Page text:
Cameroon receives 200,000 doses of Covid-19 vaccines from China

Thursday April 15 2021
Covid-19 vaccine.

China-donated Sinopharm Covid-19 vaccines at Yaoundé-Nsimalen International Airport in Cameroon on April 11, 2021. PHOTO | COURTESY


Cameroon has received a donation of 200,000 doses of Chinese-made Covid-19 vaccine, Sinopharm, after it suspended the approval of Oxford-AstraZeneca vaccines over safety concerns.

The AstraZeneca vaccines are being distributed under the World Health Organization-backed Covax initiative, but there have been several reports linking it to rare cases of blood clots.

Cameroon’s Prime Minister Joseph Dion Ngute received the vaccines from Chinese Ambassador Wang Yingwu on Sunday night after a special Air France flight delivered the first consignment at the Yaoundé-Nsimalen International Airport.

This is Cameroon’s first vaccine consignment. The country is hard-hit by the second wave of the pandemic.

Dr Ngute said the delivery of the vaccines is testimony of the good relations between Yaoundé and Beijing.

“We know that even China itself is in need of this vaccine, so, to have sent us 200,000 doses is a sign of friendship and a laudable act. On behalf of the Head of State, I want to sincerely thank the Chinese government and the Chinese people,” he said.


Dr Ngute said the Public Health ministry will immediately begin dispatching the vaccines and priority will be given to frontline health personnel.

Some 243 accredited vaccination centres have already been created across the country, according to vaccination agency, the Expanded Program on Immunization (EPI).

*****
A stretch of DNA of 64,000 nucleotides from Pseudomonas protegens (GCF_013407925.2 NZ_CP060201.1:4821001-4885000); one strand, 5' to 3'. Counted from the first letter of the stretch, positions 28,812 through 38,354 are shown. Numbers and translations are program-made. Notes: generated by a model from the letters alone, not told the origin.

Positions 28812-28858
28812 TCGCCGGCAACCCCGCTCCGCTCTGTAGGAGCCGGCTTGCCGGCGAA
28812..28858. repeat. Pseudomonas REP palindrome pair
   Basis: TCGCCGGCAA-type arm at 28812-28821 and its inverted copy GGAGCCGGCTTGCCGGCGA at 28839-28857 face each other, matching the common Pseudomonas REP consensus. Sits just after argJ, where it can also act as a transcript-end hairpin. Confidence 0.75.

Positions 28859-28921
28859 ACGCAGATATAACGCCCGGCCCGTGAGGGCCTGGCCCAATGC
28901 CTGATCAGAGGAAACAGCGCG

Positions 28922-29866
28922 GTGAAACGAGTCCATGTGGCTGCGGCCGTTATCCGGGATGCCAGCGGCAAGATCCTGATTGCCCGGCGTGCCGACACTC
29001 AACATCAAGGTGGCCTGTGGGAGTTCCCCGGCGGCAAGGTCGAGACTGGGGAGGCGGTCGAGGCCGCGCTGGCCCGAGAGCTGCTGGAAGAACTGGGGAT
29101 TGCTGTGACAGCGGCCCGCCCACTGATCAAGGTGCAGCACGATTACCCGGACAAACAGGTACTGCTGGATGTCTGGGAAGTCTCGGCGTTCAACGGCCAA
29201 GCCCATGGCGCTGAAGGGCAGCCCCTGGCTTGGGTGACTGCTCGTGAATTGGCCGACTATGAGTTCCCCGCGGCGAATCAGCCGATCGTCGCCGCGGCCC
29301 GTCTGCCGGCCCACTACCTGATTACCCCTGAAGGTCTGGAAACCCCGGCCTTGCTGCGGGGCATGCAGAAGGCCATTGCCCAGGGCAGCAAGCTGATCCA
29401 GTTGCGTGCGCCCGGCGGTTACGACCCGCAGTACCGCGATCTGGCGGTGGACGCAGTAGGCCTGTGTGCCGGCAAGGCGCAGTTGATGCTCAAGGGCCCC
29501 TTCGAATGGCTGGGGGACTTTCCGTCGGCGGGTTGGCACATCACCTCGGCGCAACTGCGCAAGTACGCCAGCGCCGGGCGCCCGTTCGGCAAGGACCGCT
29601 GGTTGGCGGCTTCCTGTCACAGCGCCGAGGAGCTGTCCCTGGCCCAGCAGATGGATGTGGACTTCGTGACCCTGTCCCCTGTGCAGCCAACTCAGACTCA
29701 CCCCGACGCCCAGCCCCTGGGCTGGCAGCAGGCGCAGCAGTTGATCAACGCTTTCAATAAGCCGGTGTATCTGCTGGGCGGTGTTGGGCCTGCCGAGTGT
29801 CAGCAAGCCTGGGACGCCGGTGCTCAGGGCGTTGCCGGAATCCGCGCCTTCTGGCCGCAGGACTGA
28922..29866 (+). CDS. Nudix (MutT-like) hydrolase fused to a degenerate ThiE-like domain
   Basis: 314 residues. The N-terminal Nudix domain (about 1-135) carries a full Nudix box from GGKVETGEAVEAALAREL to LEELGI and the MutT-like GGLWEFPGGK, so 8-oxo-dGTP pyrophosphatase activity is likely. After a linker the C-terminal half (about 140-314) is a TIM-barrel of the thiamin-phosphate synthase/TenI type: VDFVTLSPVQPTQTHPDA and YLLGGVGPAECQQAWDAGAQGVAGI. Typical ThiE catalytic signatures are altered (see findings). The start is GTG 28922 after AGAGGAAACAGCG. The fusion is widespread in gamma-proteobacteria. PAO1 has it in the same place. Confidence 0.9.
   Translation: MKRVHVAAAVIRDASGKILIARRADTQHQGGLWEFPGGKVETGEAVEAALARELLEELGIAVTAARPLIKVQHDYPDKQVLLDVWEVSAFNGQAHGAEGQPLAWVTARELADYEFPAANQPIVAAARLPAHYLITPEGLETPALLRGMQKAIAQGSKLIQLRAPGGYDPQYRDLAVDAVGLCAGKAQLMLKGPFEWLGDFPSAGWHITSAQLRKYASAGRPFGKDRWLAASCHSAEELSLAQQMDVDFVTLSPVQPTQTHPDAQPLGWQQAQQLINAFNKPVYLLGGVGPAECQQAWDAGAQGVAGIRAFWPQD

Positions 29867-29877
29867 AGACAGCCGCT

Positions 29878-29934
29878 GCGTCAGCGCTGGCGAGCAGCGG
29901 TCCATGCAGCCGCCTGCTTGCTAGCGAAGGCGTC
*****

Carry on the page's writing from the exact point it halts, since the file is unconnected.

Ambassador Wang said the Sinopharm vaccine “is very efficient,” and had already been administered to “millions of Chinese” nationals.

“The vaccine is also being used in more than 60 foreign countries,” he said.

Cameroon had been scheduled to receive the Oxford-AstraZeneca coronavirus vaccines late last month but halted the plan with the Public Health ministry saying it was a “precaution.”

Public Health Minister Manaouda Malachie said in a tweet then that the side effects of the vaccine were under investigation in Europe and the Scientific Council was going to advise on its use following conclusions of the investigation.

“I have submitted the matter to the Scientific Council for advice. The expectation is that we will not use this vaccine while there are still doubts about its effects,” he tweeted.

Cameroon reported its first Covid-19 case in March last year. According to the Africa Centres for Disease Control and Prevention, by April 11, the country had recorded a total of 61,731 confirmed cases, 56,926 recoveries and 919 deaths.